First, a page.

[19] Forest Serv., 68 FLRA at 267; Pentagon, 68 FLRA at 266.
[20] 68 FLRA at 268.
[21] Mot. for Recons. (Mot.) at 1.
[22] 68 FLRA 268.
[23] 5 C.F.R. § 2429.17.
[24] U.S. DHS, U.S. CBP, 68 FLRA 109, 110 (2014) (CBP).
[25] Id.
[26] Id.
[27] Id.
[28] Opp’n at 5 (quoting 5 C.F.R. § 2429.17).
[29] Id. at 6-7.
[30] 5 C.F.R. § 2429.17.
[31] Mot. at 7.
[32] Id. at 14.
[33] Id. at 6.
[34] Id.
[35] Id. at 7 (citing VA Med. Ctr., Allen Park, Mich., 34 FLRA 423 (1990); U.S. Dep’t of the Interior, Bureau of Indian Affairs, Navajo Area Office, Gallup, N.M., 34 FLRA 413 (1990)).
[36] Id. at 6.
[37] Id.
[38] 5 U.S.C. § 7101(b).
[39] Mot. at 10.
[40] Interim Order at 2.
[41] See id. at 1-2.
[42] See FDIC II, 68 FLRA at 262.
[43] Id.
[44] Fairchild, 68 FLRA at 268 (finding that RD’s decision became the action of the Authority “[f]or the same reasons set forth in” FDIC II).
[45] 5 U.S.C. § 7105(f).
[46] Id. (emphasis added).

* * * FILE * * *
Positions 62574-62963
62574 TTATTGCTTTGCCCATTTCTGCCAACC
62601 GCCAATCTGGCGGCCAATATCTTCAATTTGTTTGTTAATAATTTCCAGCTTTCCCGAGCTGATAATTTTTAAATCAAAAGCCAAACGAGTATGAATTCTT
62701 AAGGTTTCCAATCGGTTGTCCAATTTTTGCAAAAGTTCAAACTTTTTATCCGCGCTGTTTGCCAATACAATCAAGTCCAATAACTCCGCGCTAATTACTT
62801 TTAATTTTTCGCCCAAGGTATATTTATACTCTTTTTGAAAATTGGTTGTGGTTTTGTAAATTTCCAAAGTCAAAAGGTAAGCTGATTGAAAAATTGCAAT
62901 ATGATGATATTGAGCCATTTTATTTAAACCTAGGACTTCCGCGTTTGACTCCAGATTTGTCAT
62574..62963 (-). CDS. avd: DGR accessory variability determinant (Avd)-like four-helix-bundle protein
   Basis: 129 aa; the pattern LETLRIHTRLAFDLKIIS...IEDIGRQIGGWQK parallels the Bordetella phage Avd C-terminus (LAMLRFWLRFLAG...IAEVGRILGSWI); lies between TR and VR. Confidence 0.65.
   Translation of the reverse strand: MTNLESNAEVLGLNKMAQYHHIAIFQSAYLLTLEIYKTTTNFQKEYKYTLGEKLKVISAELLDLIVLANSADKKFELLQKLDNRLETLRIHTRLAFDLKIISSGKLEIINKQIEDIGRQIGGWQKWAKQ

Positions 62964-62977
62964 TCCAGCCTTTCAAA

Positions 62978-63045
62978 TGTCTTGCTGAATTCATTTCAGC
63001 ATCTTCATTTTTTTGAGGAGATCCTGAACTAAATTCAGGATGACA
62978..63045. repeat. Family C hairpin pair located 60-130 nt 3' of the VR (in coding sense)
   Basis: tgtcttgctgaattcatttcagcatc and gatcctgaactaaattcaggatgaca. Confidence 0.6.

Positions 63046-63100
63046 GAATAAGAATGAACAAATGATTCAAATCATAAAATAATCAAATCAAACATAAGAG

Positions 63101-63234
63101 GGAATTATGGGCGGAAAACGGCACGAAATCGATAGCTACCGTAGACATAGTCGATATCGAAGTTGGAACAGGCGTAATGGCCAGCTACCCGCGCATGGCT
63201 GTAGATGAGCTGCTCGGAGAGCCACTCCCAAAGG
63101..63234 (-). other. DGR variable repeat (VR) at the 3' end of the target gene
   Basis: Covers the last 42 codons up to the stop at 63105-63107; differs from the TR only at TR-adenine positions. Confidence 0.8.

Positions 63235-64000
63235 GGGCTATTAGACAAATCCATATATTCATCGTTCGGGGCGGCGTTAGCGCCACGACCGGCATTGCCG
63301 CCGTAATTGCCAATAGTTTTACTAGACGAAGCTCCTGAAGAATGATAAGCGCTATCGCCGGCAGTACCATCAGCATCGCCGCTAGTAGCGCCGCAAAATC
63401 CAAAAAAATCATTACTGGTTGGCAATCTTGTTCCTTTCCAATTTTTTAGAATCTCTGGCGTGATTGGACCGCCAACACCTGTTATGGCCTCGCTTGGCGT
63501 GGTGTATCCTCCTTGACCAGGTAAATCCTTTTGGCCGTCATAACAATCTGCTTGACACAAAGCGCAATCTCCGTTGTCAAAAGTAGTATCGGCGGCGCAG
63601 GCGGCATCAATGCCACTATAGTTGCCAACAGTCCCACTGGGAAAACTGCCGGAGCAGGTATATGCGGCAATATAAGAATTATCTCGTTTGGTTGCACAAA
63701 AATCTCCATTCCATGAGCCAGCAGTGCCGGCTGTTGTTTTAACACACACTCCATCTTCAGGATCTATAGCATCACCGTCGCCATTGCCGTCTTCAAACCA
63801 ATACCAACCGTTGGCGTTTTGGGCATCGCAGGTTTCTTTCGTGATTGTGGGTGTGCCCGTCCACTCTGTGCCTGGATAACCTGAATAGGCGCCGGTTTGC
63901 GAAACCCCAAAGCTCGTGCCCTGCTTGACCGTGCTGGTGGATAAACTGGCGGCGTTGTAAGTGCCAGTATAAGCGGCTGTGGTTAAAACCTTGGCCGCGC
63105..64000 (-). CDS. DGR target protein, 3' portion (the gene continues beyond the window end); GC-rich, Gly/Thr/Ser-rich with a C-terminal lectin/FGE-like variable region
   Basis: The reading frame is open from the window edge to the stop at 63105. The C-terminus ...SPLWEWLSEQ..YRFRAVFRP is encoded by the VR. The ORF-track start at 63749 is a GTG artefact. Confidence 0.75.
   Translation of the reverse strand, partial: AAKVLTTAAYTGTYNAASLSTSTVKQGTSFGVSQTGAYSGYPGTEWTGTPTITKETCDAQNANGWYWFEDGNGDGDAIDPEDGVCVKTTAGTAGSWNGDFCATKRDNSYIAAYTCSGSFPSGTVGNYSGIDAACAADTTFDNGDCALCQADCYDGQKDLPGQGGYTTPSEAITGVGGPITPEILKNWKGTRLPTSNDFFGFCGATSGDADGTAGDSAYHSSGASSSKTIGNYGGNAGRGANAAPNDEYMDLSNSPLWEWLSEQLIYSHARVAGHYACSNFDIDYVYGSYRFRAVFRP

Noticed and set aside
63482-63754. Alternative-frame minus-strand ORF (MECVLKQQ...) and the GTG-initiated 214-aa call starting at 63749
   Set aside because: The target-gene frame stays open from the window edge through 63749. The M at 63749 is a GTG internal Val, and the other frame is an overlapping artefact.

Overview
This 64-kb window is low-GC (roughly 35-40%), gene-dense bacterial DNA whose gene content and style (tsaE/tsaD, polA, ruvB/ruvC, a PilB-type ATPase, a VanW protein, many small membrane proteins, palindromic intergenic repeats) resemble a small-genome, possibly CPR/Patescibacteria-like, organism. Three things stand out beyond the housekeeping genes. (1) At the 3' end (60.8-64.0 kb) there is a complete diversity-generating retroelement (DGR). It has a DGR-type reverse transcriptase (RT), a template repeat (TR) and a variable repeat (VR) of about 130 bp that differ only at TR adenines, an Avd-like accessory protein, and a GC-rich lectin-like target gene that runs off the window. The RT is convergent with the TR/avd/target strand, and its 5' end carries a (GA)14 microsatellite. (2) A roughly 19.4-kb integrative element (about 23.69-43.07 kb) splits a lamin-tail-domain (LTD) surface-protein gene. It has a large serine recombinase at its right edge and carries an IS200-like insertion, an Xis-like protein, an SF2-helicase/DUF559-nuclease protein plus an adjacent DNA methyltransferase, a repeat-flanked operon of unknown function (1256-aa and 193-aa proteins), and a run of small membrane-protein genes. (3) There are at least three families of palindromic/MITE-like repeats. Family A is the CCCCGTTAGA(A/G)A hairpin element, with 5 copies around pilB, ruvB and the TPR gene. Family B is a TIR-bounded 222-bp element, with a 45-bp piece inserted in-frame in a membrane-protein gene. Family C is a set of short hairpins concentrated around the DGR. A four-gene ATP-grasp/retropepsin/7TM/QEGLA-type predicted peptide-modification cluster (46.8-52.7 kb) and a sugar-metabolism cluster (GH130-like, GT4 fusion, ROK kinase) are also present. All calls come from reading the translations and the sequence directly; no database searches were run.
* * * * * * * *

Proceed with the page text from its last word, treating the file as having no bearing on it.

[47] Mot. at 8.
[48] Id.
[49] Id. at 8-9 (citations omitted).
[50] Id. at 9 (citations omitted).
[51] Id.
[52] Id. at 10.
[53] Id.
[54] Id.
[55] Id.
[56] 67 FLRA 211 (2014).
[57] Mot. at 8.
[58] 67 FLRA 117 (2013).
[59] 67 FLRA 152 (2013).
[60] See VA I, 67 FLRA at 152 (decision issued Dec. 19, 2013); Materiel Command, 67 FLRA at 117 (decision issued Dec. 18, 2013).
[61] 67 FLRA 430.
[62] 67 FLRA 207 (2014).
[63] 67 FLRA 266 (2014).
[64] See id. at 266.
[65]See FDIC I, 67 FLRA at 430 (order issued May 30, 2014); VA II, 67 FLRA at 266 (order issued Feb. 19, 2014); Agric., 67 FLRA at 207 (order issued Jan. 31, 2014).
[66] See 68 FLRA at 262.
[67] 68 FLRA 266.
[68] 68 FLRA 267.
[69] Fairchild, 68 FLRA at 268; Forest Serv., 67 FLRA at 267; Pentagon, 67 FLRA at 266.
[70] 68 FLRA at 261.
[71] Id. at 262.
[72] 68 FLRA 268.
[73] 68 FLRA 266.
[74] 68 FLRA 267.
[75] Fairchild, 68 FLRA at 268; Forest Serv., 68 FLRA at 267; Pentagon, 68 FLRA at 266.
[76] 67 FLRA 211.
[77] Opp’n at 12.
[78] See 67 FLRA at 211 (“In an order, the Authority granted the application and deferred action on the merits.”)             (emphasis added).
[79] Mot. at 11 (citing Trujillo v. Gen. Elec. Co., 621 F.2d 1084 (10thCir. 1980) (Trujillo); Gonzalez v. Firestone Tire & Rubber Co., 610 F.2d 241 (5th Cir. 1980) (Gonzalez); Albertson v. FCC, 182 F.2d 397 (D.C. Cir. 1950) (Albertson)).
[80] Id. at 15.